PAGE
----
Plant This: Fruiting natives

Think blueberries, viburnums, plums, roses, dogwoods, beautyberries and hollies. In Texas, one of DeLong-Amaya’s favorites is possumhaw holly, which draws flocks of cedar waxwings in late winter.

Because they’re so well-adapted, native vines are even more tropical-looking than the exotics we so often admire. Look for coral honeysuckle and Carolina jessamine, both of which attract hummingbirds, and passionflower, a bee magnet.

Not That: Scary berries

The sweet smell of Asian honeysuckle vines and bushes belie their tendency to smother natives. While birds with broad-ranging diets spread the berries, those with specialized needs avoid honeysuckle, further limiting local diversity. And researchers fear the plants harm species nesting in them; they’ve seen cardinals experience more predation and believe the berries may have less nutritional value than those of native plants.

Many other frequently sold berry bushes—Japanese barberry, nandina, pyracantha, burning bush and autumn olive—join invasive honeysuckles on the list of America’s Least Wanted.

Plant This: True originals

Plant milkweed, Joe-Pye weed, asters, goldenrod and other natives to feed butterflies and many other animals. As Eierman of EcoBeneficial says, “Plant it and they will come.”

Not That: Lookalikes and deceivers

Be wary of cultivars, plants bred for certain traits and identifiable when the last word of a name appears in single quotes (e.g., Rudbeckia fulgida ‘Goldsturm’). While some carry high wildlife value, others appear to have lost useful traits. Donna VanBuecken, executive director of Wild Ones, a nonprofit devoted to native landscaping, has seen this firsthand: A patch of ‘Goldsturm,’ a cultivar of black-eyed Susan, attracts no wildlife near her Wisconsin patio, while the straight species in her backyard prairie is covered in butterflies.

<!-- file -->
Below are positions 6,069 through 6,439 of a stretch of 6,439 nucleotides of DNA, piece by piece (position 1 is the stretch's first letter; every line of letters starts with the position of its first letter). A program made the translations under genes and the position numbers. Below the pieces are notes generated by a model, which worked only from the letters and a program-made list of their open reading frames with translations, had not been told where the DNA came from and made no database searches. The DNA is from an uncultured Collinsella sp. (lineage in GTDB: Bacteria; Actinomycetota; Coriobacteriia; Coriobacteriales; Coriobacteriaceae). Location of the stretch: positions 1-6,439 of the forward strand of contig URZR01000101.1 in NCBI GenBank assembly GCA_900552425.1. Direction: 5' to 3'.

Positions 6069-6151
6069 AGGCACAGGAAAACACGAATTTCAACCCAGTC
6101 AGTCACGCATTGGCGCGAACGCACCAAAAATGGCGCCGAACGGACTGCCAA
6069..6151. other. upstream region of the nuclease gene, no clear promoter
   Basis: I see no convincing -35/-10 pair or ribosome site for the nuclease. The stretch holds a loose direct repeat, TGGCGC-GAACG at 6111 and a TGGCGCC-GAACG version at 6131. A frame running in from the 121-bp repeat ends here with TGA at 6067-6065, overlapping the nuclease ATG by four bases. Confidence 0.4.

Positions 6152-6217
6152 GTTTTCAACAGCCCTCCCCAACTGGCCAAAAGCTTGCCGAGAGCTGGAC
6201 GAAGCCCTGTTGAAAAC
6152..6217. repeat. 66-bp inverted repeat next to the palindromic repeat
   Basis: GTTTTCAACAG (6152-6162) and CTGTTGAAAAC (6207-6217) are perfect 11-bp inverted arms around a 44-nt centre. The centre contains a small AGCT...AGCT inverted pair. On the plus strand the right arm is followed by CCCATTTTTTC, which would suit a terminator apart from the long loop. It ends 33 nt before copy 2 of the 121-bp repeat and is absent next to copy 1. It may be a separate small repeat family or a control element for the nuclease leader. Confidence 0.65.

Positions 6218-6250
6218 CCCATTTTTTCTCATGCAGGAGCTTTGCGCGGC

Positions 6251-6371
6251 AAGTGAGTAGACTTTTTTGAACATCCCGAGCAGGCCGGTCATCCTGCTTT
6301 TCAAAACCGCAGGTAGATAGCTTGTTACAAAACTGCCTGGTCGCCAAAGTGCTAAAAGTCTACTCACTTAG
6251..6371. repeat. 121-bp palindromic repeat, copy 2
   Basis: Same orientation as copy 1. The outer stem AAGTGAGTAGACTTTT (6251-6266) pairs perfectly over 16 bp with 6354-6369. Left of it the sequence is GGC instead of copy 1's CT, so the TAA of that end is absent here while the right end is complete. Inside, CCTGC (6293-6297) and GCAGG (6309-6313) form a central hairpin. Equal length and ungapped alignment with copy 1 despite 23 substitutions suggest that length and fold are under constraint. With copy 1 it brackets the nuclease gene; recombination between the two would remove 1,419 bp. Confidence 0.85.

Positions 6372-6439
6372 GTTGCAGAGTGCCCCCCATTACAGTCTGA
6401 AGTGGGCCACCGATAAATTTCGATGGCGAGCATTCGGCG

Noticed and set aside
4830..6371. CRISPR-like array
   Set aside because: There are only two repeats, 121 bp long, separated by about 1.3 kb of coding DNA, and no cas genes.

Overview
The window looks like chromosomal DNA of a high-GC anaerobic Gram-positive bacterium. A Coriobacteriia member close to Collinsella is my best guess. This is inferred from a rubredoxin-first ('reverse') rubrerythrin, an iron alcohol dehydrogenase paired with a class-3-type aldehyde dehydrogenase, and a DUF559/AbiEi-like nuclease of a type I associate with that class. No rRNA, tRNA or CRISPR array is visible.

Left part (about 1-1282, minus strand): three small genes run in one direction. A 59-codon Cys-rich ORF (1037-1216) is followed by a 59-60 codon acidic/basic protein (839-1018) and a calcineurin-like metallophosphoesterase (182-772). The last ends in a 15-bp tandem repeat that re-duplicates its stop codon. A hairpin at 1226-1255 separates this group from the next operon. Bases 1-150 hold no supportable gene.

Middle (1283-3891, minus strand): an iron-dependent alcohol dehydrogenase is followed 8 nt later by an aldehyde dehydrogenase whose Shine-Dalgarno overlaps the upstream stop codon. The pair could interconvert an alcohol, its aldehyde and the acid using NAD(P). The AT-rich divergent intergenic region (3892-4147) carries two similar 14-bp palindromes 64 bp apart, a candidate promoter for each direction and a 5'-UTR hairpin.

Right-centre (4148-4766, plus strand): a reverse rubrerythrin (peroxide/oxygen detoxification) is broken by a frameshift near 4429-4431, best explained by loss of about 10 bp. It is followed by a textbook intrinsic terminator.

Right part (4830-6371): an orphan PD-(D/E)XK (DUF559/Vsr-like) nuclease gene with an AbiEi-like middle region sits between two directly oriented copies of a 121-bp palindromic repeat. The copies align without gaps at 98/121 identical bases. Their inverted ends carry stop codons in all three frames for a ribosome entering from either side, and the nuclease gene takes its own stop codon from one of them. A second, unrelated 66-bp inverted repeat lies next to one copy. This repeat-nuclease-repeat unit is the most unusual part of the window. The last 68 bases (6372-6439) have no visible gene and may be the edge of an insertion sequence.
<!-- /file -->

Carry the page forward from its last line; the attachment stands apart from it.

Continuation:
Avoid butterfly bush, which overruns habitat and provides little of its own. Though the flowers attract butterflies, the leaves don’t feed a single caterpillar. Such nonnatives that did not coevolve with insects offer “a false ecological promise,” says Eierman, practically guaranteeing a dearth of future butterflies.

From our magazine

This story originally appeared in our award-winning magazine for members, All Animals. Get informative and inspiring content like this delivered right to your door.

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Cover of All Animals Magazine with a photo of India the tiger lying in the grass.